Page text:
But the emphasis on ‘protecting the vulnerable’ ignores the fact that people at work are also vulnerable. Yet it is this crucial group that would be hit in the ‘preferred option’. It underlines a view that social protection is for the poor, rather than for protecting the social.
What would happen if Child Benefit were taxed? How would some income groups be hit? Those on social protection would be protected – but low and average paid should watch out.
People – whether single or couples - on low or modest incomes would be hit significantly if Child Benefit were taxed. The most vulnerable would be protected, yes. But there are two issues here:
These income groups may also be vulnerable – with the cost of raising children, possible childcare costs, mortgages, etc.
Hitting these groups will put pressure on even lower income groups – because the loss of demand will result in more cuts in weekly incomes for those employed in domestic service sectors (e.g. retail, hospitality) while ensuring that next year there will still be pressure on public finances – thus maintaining social protection in the austerity spotlight.
Okay, this is an academic exercise – though the leaks suggest that the households above will suffer cuts of €120 for each child, with additional cuts for three or more children. But what about the property tax? Leave aside the vexed question of whether housing property should be targeted while exempting financial property. Leave aside whether it is economically prudent to impose a tax when domestic demand is still falling. Let’s just look at the ‘protecting the vulnerable’ angle.
Leaks suggest that single people on €25,000 or less will either be exempt or the payments deferred; this rises to €30,000 for couples. So how many average income earners will still be hit by this tax – those on moderate means but above the thresholds? From the Revenue Commissioners data for 2010 (the latest year we have data for) we find the following:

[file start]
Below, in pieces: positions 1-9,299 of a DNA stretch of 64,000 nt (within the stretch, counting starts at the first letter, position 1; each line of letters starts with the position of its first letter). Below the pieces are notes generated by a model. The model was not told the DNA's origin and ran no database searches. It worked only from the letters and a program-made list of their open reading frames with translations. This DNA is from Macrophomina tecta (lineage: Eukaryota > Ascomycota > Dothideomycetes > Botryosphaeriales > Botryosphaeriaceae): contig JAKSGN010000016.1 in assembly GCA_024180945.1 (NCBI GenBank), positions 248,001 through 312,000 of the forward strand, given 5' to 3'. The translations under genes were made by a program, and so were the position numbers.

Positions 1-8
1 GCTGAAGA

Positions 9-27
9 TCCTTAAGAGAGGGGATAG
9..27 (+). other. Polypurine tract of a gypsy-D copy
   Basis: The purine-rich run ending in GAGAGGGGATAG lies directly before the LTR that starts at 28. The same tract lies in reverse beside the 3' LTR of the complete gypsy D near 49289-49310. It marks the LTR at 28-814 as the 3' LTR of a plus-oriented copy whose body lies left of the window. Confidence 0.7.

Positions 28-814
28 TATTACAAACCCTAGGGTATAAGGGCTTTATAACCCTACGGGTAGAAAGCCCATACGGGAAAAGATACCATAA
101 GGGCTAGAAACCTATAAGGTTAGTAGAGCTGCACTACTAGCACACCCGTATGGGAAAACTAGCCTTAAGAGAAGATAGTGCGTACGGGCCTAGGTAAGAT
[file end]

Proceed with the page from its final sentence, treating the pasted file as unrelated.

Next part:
There are 438,000 taxpayers in these very modest income ranges. We don’t know how many are home-owners so we can’t assume all will be levied a property tax. But for those who are home-owners, they are not likely to gain any relief from a property tax.
One could argue that these are not ‘vulnerable’, but these are income groups that have suffered income falls over the last few years – whether through pay/working hour cuts, tax increases, and social protection cuts (e.g. Child Benefit). A property tax will see an additional cut in disposable income – and if they have children, it will be even more.
There is a social equity issue here and there is an economic argument – the impact on domestic demand. However, what I’m suggesting is that the ‘protect the most vulnerable’ position means that many people who are struggling will not get protected because they do not fall in that category. These income groups need social protection, too – in the broadest sense (income support, health services, educational resources, childcare, eldercare, etc.)
That is why some people will get hit very hard - they don't fit in the politically instrumental category of 'the vulnerable'.
That the most vulnerable will also get hit merely reinforces the view that whatever the government does, it has little to do with social equity or economic rationality; never mind ‘protecting the vulnerable’.
Many people will get hurt in this budget. This should lead us to a broader interpretation of social protection. The former will happen, the latter will not.